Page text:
British Cruiser Tank A9 Mk.I CS
Gecko Models, 1/35 scale
Reviewed by Al Bowie
During the lean interwar period, resources were tight and British tank development (and the Army as a whole) suffered from little development and investment. Some development took place and one of these was the Cruiser A9 developed in 1935 and tested between 1936 and 1938. It was noted that despite having an excellent gun in the 2 Pounder, it offered only an AT capability and the decision was made to develop a second type of tank to fire smoke and HE deemed essential on the battlefield and offer close support to the standard Cruiser tanks.
The A9 Mk.I CS was the first such tank and its 2 pdr gun was replaced by the 3.7” (94mm) howitzer. This was a conversion of the 3.7” mountain howitzer and could fire HE, shrapnel and smoke rounds. These tanks were allocated to the Regimental HQ and were deployed as needed.
Approximately 20% of the A9 production were CS variants.
The A9 CS weighed in at 12.2 tons and was powered by an AEC 150 bhp petrol engine. This gave a max top speed of 40 km/h and a cross country speed of 15 km/h with a road range of 240 km. Armour was 15mm. The vehicle had a crew of 6 but in hot climates the sub turrets were generally unmanned due to high temperatures reducing the crew to 4.
When the war broke out in 1939 the British armoured forces were woefully underequipped and the A9, A10 and A13 made up the bulk of the Cruiser tanks in service.
The A9 was deployed to France as part of the BEF but squandered in futile frontal attacks ordered by the French which were not the role of the fast Cruiser tanks. A large number were left behind in France where it proved well able to take on the German armour including the early Mk IIIs and IVs although its weaker armour was a severe limitation. The A9 was deployed to North Africa and proved to be more than a match for Italian armour however its brittle tracks caused problems. Its AEC power plant proved quite reliable however.
After years of neglect, companies such as Bronco, Vulcan, Trumpeter and Gecko have finally released kits of these important interwar designs with which Britain went to war. This is the second A9 from Gecko following its excellent A10 and A9 Mk 1. This kit represents the CS version of the tank and packs a lot into the sturdy box which is packed with light grey styrene parts, photo-etch, decals, wire and cord plus a small poster of the box art. Unlike a lot of contemporary producers, Gecko provides a crew figure for each of their releases and this one comes with a Commander in black coveralls and the early pre-war British fibre helmet.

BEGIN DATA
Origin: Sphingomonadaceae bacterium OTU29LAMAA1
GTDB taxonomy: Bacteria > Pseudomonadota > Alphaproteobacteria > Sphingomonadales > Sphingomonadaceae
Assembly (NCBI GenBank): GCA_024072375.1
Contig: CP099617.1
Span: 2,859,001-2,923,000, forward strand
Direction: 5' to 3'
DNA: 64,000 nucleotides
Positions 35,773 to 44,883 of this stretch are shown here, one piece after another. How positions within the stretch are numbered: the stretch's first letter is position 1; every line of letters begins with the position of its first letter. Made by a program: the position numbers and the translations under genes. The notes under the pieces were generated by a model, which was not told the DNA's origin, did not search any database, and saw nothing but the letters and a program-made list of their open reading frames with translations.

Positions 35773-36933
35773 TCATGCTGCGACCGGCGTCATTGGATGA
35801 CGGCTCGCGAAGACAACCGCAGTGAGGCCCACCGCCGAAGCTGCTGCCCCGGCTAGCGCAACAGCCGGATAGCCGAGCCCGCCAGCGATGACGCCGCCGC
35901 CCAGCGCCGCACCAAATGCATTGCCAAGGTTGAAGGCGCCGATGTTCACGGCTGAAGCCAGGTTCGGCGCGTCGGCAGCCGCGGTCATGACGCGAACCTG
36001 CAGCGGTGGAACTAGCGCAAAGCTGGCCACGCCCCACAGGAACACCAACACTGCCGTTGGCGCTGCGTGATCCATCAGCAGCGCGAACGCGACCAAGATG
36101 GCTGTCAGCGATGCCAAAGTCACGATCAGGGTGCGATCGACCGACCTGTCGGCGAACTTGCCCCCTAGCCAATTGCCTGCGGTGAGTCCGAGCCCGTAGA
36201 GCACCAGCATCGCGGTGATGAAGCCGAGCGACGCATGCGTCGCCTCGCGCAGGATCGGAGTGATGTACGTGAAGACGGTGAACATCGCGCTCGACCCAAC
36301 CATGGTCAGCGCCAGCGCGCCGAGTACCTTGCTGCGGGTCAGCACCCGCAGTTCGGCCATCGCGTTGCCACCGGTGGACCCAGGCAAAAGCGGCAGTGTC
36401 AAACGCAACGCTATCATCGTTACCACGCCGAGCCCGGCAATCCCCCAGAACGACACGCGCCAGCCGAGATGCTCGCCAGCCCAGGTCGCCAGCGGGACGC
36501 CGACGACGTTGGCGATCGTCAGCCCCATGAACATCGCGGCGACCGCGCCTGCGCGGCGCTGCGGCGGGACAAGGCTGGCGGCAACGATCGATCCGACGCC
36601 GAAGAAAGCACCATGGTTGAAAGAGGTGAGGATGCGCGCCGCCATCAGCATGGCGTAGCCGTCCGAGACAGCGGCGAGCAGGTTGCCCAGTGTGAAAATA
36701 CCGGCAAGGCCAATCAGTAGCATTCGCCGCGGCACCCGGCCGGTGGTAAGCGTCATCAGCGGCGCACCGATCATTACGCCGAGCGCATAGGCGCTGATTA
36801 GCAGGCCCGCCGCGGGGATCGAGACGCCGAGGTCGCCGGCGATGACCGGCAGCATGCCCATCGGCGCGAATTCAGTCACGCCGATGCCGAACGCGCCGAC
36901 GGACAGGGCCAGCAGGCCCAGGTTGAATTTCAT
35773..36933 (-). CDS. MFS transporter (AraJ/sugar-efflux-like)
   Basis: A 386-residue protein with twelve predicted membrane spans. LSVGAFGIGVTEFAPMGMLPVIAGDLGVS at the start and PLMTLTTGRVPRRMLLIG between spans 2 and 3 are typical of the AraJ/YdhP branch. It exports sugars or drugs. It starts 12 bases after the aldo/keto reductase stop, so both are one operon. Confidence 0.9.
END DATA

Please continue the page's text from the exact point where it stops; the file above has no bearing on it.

The kit is highly detailed and has many extremely fragile and small parts plus a number of photo-etched assemblies. It is not recommended for the beginner and will require a lot of patience with its 1032 plastic and 35 photo-etched parts of which nearly 600 are the tracks.
The parts count sounds daunting and it is, but construction includes an interior although most of this will be hidden to the viewer after construction with only glimpses available through optional hatch positioning. The tracks come with a jig but like their A10 kit the two links have very limited mating surfaces which will make assembly to work very difficult and result in brittle runs (a homage to the original design perhaps?)
A lot of the interior parts (but not all) may be discarded if building the tank with hatches closed. Some of the photo-etched assemblies such as the muffler shroud and mounts are a bit tricky but with patience and test fitting even within my skills range. Parts fit is good and accuracy to references and photos of the real thing appears pretty much spot on. Suspension units are complex but assemble surprisingly easy and the mould springs do compress but are fragile.
Optional parts are included for the desert version in the form of different skirting, spare tyres and a POL rack for the rear. Which includes small POL containers in pairs (6).
Turret interior detail is very good with a very complete 3.7” howitzer with Coax Vickers and a full turret basket. A No 19 Set radio is included and very nicely done however most of these vehicles would have carried earlier No 9 and 11 Sets. The antenna mount is quite detailed but simple and supplied in the raised position along with an Aerial.
Markings are provided for six vehicles with only one being a desert example:
Decals are in perfect registration and colours look good
This is a fantastic, highly detailed kit of an important early war subject but that detail comes at the cost of a number of small fiddly parts and constructions. It offer excellent internal detail and a commander figure as well as six marking options. It is highly recommend for intermediate to experienced modellers.
Thanks to Gecko Models for the sample www.gecko-models.com
Text by Al Bowie